To a sibling, life is VERY unfair
It is probably safe to assume, that we are all parenting our children with special needs differently than we may parent our neurotypical child. For some of my kids, consequences are not understood. For a couple of my children, standing my ground goes very very wrong. For example, in our house, we participate in chores. I believe it plays a vital role in teaching children responsibility, the skills to maintain their own home, and the importance of working together as a family/team. As any child would, however, there is sometimes resistance on completing these chores. For my neurotypical child, I believe it is fair to offer up consequences if these chores are not completed (mild consequences, such as no playing with friends until the chore is done), or I will push the matter with gentle reminders. If I were to attempt any of these methods with 2 of my other children….things would head south, quickly. And by south, I mean Mojave dessert south. One child might throw or break something, another might start screaming and swearing, and either one of them might storm off to another room. The situation has clearly escalated and there is no point in attempting to push the matter any further or things could turn even more volatile (and I have replaced enough new glass cups to supply a wedding hall).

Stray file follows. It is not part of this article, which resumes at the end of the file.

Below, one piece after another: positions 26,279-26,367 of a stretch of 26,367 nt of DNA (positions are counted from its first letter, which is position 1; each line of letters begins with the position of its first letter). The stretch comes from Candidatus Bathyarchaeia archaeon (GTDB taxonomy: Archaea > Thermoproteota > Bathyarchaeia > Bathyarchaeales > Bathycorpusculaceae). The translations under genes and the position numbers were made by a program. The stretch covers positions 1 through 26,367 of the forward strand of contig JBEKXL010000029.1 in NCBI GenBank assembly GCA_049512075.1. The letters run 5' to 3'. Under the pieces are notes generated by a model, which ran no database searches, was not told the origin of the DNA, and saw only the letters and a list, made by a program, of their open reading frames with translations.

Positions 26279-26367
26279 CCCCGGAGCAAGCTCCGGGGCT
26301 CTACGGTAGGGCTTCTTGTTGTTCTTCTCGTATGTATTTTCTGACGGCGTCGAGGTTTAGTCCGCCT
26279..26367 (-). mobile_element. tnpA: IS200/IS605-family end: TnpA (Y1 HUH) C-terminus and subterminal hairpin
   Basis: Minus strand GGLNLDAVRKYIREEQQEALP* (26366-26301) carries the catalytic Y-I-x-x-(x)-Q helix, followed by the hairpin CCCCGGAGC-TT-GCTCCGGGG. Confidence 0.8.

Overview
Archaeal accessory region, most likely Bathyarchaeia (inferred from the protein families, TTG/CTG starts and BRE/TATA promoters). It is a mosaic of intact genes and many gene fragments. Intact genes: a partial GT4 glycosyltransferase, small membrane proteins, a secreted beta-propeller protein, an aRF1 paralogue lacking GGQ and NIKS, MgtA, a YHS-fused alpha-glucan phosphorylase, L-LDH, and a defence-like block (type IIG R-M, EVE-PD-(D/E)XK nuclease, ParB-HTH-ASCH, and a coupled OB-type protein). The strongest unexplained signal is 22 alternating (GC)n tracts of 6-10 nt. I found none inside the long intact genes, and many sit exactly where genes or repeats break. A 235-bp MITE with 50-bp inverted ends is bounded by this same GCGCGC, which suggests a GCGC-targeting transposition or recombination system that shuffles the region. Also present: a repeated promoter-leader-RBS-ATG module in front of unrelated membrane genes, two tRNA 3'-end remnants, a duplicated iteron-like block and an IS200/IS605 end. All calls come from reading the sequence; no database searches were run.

I get it. I’m sure you get it. But the sibling, most certainly does not. From their child-like perspective all they understand is that they have to do chores, while the other child doesn’t. Now this is only one example, and not all children do chores. But what my son doesn’t see or understand, is when my other child is in a better place emotionally, or not as overstimulated, I might gently suggest the chore again. Sometimes it works, sometimes it doesn’t. If it doesn’t work, I know it is not because of defiance, but rather a break down in their executive functioning to accomplish something they don’t want to do. So the matter is not pressed further. Does my neurotypical child do more chores than my neurodiverse child? Yes. Does he do more chores than other children in the house who are capable? No. But it still seems unfair to him.